Not to be left behind in the virtual assistant race, a couple of weeks ago, Facebook launched its own virtual assistant tool called M. The new feature built in its messenger application is powered partly by artificial intelligence technology and supervised by people with customer service experience. An announcement of its launch was made by the VP of Facebook Messaging Products, David Marcus.
With M, Facebook aims to help its users to complete tasks and search for information by providing them their very own virtual assistant. Unlike its closest rivals such as Google Now, Cortana by Microsoft, and Siri by Apple, M is not fully AI. There are real people called M trainers, managing the tool at the backend, replying to questions, helping with various tasks such as making travel arrangements, booking restaurants, purchasing items, fixing appointments, and more.
How does M works?
Users can access the new feature by tapping a button at the bottom of the app. Type in the question or task you want to perform and send it just like any other message. The text will be processed and replied; users can then ask follow up questions, and can send updates after the request is completed. Depending on the difficulty of the question or task the tool may take few seconds or a few minutes to respond. Even though M is partly managed by humans, unlike Cortana and Siri, it has no gender. Moreover, it’s not entirely clear who responds to user’s questions and requests â€“ a human or computer.
At present, M offers advice based on the information shared by the users during the session or from past interactions. The virtual assistant tool doesn’t dip its hands into the user data that Facebook collects every day, but Marcus says this may change in the future with a clear policy on user consent.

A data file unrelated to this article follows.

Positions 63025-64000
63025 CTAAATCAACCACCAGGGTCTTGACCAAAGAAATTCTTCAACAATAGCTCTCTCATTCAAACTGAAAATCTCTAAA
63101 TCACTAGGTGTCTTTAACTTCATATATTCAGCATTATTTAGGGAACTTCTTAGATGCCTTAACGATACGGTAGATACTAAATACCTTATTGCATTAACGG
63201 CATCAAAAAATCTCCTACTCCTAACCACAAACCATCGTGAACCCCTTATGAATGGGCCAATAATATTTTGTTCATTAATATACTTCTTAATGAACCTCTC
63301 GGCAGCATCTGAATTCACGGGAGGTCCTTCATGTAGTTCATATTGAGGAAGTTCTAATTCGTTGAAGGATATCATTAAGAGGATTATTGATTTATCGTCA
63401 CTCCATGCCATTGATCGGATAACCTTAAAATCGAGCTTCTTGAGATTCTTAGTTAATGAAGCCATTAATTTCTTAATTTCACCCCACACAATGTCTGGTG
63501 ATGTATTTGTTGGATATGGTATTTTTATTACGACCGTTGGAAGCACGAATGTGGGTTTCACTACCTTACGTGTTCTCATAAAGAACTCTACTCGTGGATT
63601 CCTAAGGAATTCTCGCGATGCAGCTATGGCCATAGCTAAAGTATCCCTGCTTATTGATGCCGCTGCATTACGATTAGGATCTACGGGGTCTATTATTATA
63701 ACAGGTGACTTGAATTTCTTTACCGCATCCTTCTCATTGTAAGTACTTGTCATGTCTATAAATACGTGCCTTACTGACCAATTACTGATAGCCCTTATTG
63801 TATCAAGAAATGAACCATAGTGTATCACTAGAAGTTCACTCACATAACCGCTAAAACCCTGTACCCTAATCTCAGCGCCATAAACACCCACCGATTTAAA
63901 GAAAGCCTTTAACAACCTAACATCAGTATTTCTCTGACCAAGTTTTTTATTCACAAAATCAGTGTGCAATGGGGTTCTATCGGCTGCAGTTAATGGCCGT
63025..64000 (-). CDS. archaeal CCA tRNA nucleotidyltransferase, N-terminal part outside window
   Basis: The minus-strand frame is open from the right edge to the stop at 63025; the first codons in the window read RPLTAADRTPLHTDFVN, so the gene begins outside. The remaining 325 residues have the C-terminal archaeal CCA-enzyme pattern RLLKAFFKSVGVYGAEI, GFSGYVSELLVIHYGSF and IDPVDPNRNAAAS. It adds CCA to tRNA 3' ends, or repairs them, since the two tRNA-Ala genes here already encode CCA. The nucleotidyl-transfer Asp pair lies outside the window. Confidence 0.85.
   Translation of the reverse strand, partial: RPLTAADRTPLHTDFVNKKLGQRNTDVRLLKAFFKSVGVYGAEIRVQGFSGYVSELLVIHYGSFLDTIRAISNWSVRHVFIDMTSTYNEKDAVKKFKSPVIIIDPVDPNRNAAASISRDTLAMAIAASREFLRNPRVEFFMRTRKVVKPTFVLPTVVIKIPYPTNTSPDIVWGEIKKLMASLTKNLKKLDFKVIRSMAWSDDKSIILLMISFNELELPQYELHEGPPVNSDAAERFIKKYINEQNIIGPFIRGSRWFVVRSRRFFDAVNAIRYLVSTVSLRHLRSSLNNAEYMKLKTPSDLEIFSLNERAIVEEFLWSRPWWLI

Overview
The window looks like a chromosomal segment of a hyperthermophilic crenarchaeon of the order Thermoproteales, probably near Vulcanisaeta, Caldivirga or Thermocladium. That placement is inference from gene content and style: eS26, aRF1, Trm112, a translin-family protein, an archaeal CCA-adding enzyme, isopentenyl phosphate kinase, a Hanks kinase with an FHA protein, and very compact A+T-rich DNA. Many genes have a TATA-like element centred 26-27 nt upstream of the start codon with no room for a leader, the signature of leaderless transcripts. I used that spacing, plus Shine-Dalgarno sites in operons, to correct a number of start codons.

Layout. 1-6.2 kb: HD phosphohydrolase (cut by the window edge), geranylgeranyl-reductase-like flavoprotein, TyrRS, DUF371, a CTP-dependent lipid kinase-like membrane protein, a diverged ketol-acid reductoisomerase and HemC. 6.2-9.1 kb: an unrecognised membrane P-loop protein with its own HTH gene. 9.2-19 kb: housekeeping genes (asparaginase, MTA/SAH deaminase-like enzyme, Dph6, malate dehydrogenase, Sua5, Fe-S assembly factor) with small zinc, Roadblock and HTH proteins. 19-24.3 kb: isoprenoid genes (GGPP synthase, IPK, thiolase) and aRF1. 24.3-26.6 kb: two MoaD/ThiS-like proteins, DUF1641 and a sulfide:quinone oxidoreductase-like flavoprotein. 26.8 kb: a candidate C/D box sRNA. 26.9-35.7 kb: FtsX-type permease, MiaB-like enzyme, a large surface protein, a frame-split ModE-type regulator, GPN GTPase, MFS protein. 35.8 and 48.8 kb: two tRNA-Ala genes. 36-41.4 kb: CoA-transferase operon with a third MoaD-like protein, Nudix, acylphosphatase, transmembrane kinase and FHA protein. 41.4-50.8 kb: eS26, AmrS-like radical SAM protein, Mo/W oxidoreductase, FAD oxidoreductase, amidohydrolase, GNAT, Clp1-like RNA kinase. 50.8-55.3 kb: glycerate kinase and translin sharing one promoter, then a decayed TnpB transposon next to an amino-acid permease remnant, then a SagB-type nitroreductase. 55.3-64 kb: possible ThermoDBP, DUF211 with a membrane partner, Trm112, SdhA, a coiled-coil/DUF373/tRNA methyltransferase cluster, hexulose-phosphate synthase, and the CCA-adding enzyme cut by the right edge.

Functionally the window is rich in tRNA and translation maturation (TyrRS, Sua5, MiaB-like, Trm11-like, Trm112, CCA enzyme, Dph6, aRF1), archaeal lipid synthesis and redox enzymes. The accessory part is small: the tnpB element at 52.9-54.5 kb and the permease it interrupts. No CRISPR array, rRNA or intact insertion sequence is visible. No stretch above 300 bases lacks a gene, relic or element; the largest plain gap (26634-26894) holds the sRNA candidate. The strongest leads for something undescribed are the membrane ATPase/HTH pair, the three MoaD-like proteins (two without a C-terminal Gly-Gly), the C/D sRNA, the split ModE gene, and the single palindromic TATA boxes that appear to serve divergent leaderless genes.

Before its launch, M was tested by a small group of Facebook employees to perform various tasks, from calling a cable company to organizing a dinner party. Marcus gave a couple of examples to illustrate M’s features and functionality. By far the most popular request was to call the cable company. M patiently endured the multiple â€˜wait’ messages to place a request on the user’s behalf to cancel a channel or avail a service. In the second instance, a user wanted to give a French style look to his desk, and within a day via M the user managed to get the desk decorated with beret, baguette bread, and napkin included.
Why the computer-human hybrid assistant?
Certainly, humans are better at handling complex situations and making judgment calls. A request to plan a birthday dinner for a friend may sound simple to a human, but to a computer it’s a tough one to process. It may respond to the user’s request by hiring an Uber cab and booking dinner at a restaurant. But the human behind M, gets the question and the context, and may send a birthday dinner from your friend’s favorite restaurant. In due course, the AI tech may fully take over the operations, but for now M trainers are a vital part of the tool.